If there’s a performer today that can best be called a “songwriter’s songwriter” it’s Houston favorite, Matt Harlan (www.mattharlan.com). A travelling troubadour, Matt has been bringing his songs of bus-stops, coffee-shops and lives overlooked to stages across his home-state of Texas, the USA and Europe. He was recently selected to open the Kerrville Folk Festival, a great honor for this fairly unknown songwriter. His new album recently charted at number 1 on the Euro-Americana chart, ahead of names like Ray Wylie Hubbard and Bonnie Raitt. “Bow and Be Simple” was recorded in Denmark with backing band The Sentimentals, and is starting to get radio airplay across the US as well. Harlan is a winner of multiple songwriting awards, from outfits like American Songwriter and Billboard. Most recently he won the 2011 Troubadour contest at the Telluride Bluegrass Festival and was featured alongside a stellar cast of characters (Lyle Lovett, Guy Clark) in the documentary, “For the Sake of the Song.” He is surely a writer that you need to look up if you haven’t heard him yet. Matt played often during SXSW, and conssistently plays shows around Austin. His next show in Austin is on May 15 at Mangia Pizza with James Pizzitola and HalleyAnna Finlay as part of their Tuesday Tunes put on by Austinsongz. We spoke recently, and he answered 10 questions for me.
Who are your songwriting influences?
Man, there’s so many…I guess the top 5 could be something like Bob Dylan, Guy Clark, Townes Van Zandt, Lyle Lovett and James McMurtry – folks that have a real literary or poetic quality to their songs. There’s so many in the other genres that I love, too. I used to mimic Evan Dando (Lemmonheads) and Eddie Vedder (Pearl Jam) when I first learned to play guitar…it might sound a little different, but those Alternative Nation-era guys really played with language, too…weird metaphors and symbols. Remember Bush? Those songs didn’t even make sense…but then neither do some Dylan songs. Gillian Welch should be in there for sure…she gets a lot of credit for her overall sound, but she’s a very cool writer.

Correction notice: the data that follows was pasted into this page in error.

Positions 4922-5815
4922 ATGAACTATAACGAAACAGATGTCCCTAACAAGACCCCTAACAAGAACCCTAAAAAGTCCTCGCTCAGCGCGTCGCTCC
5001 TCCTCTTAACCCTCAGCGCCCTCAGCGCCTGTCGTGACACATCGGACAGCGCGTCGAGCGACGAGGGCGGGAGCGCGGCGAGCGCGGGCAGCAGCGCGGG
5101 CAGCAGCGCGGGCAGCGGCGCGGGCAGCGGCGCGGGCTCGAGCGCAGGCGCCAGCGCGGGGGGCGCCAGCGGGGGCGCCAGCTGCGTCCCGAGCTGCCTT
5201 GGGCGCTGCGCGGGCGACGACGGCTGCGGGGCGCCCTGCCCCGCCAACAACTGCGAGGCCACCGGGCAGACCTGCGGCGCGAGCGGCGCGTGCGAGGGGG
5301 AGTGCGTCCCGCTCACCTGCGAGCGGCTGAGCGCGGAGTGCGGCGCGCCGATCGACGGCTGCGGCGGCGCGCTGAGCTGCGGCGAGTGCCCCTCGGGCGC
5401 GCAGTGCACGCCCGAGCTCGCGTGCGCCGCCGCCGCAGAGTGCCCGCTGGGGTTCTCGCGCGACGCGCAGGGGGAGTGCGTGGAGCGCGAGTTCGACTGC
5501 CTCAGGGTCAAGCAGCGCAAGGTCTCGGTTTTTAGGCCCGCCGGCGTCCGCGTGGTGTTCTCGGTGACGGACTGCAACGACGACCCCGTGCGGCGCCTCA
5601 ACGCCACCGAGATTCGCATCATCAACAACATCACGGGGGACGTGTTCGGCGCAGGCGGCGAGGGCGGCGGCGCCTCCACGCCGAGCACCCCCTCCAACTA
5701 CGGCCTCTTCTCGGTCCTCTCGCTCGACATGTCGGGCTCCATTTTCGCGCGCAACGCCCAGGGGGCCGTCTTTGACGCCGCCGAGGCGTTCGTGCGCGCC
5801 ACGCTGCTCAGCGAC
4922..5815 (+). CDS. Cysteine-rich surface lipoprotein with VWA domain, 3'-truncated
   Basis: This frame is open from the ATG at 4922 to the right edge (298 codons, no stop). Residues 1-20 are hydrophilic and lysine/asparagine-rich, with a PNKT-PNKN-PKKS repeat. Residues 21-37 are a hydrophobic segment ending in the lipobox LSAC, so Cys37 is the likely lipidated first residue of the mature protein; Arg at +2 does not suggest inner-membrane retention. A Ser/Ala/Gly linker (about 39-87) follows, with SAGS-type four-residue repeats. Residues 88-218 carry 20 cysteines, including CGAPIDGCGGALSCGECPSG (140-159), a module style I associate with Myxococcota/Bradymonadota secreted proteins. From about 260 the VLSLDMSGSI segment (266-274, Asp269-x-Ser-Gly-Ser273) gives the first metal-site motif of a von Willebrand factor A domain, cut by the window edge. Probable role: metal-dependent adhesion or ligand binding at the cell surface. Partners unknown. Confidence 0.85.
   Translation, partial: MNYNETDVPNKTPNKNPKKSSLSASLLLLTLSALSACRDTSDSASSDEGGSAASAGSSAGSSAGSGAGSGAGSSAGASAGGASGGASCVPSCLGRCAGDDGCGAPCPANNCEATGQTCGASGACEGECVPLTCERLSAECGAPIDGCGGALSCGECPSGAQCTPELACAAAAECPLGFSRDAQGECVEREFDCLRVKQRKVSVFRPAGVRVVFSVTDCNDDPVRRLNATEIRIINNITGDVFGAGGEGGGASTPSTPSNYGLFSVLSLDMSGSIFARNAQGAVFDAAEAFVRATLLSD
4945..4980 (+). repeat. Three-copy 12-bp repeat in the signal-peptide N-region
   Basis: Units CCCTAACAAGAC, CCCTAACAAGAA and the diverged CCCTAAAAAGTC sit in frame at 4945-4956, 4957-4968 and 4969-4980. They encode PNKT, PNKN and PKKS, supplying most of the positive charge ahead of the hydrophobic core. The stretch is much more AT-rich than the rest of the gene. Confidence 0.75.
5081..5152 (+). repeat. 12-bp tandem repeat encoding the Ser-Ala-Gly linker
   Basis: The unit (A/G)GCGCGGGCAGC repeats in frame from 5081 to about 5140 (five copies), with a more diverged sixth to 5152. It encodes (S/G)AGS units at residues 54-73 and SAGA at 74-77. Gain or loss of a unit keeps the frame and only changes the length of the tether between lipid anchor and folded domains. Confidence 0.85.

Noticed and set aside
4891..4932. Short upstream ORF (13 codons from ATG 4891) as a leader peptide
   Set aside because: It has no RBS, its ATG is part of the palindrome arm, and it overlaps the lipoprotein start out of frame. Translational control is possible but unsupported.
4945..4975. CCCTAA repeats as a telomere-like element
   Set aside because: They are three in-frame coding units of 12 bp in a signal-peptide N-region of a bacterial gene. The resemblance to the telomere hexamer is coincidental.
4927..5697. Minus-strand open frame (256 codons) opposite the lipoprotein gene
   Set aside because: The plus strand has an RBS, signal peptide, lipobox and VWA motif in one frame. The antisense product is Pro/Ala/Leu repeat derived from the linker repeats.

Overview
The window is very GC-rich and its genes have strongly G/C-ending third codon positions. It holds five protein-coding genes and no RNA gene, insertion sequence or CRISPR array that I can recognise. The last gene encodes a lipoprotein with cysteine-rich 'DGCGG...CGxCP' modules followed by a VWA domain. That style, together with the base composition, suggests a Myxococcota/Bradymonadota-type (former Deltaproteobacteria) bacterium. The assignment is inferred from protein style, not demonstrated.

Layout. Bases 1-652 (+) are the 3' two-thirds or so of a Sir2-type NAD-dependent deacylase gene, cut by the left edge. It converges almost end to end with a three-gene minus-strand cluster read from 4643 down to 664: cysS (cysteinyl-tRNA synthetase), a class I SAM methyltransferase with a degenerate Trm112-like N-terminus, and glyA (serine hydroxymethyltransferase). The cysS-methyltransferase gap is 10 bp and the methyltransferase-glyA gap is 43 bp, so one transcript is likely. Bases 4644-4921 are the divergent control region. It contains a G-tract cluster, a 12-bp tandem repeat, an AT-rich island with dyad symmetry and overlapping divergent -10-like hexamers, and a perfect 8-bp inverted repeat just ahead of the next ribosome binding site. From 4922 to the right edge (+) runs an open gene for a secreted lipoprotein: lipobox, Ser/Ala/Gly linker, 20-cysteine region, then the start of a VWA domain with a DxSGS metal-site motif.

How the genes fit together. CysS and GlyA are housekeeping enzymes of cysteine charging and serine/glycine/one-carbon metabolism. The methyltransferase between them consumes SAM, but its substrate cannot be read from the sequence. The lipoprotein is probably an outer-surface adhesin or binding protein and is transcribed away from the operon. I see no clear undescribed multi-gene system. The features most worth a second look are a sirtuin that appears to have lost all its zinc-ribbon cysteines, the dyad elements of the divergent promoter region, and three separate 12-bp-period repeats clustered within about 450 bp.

When and where was your first public performance?
Musically it was probably doing talent shows in school. Back then it was more alternative-rock type stuff. My first club gig was in high-school with a band called Diffusion. We played at the White Rabbit in San Antonio and had to sneak beers in the parking lot. But before I got in to that band, I was playing folk-Americana stuff at a steakhouse in Boerne where I used to cook and wash dishes. It’s gone now, but it was called Stagecoach Station Steakhouse. The owner drank a case of Schlitz a day, but somehow he managed to build a stage out back one summer. I’d go out during my break and play some of the songs I was learning. Very few originals then…lots of Dylan, John Prine and Neil Young songs.
What was the first record or cd you purchased with your own money?
I bought a Guns N’ Roses cassette (Appetite for Destruction) but the tape was twisted so I had to take it back. They didn’t have any replacements so I had to get the latest Bobby Brown…I blame Ghostbusters II.
What was the first live concert you attended?
The first big one was Primus, Helmet and either The Reverend Horton Heat or the Butthole Surfers, I think. It was at Sunken Gardens in San Antonio…mosh pits, secret cigarettes and my mom waiting up in the stands. It was excellent. I busted the hell outta my knee in the pit and I still love all those bands today.
Which venue would you most like to play that you haven’t yet/ and which is your favorite venue to play?
I’d love to play one of those old theatres, like the Majestic in San Antonio, or the Opera House in Galveston. I got to do a short set outside the Crighton Theatre before Marty Stewart and Connie Smith recently…that’s about as close as I’ve gotten to that. For now I really like playing listening rooms like Anderson Fair.
What is the best career advice you’ve been given, and by whom?
Whoever it was that told me to go to Folk Alliance…not sure who that was. Hayes Carll said something about sticking to it, but I always have to reintroduce myself when I run into him, so maybe he thought I was someone else.
Who are you listening to now?
We’ll go with 5 again: First Aid Kit, John Fullbright, Justin Townes Earle, Eilen Jewell and Grant Peeples.
What is your best story about life on the road?
Those are confidential…
What recordings are available to the public and where can they be purchased?
Tips and Compliments is available pretty much everywhere. But the new one, Bow and Be Simple, is still in micro-distribution…only really available at shows and on Bandcamp for download. It should be up on iTunes and Amazon and the major places in the first few weeks of May.
When and where are you playing next?
The next big shows are the Wildflower! Arts & Music Festival and opening the Kerrville Folk Festival. Aside from those I’ll be kickin’ around Texas with a few out of state gigs in the summer. I’ll be heading back to Europe in early October. I’m booking now to really ramp up when I get back in the Fall.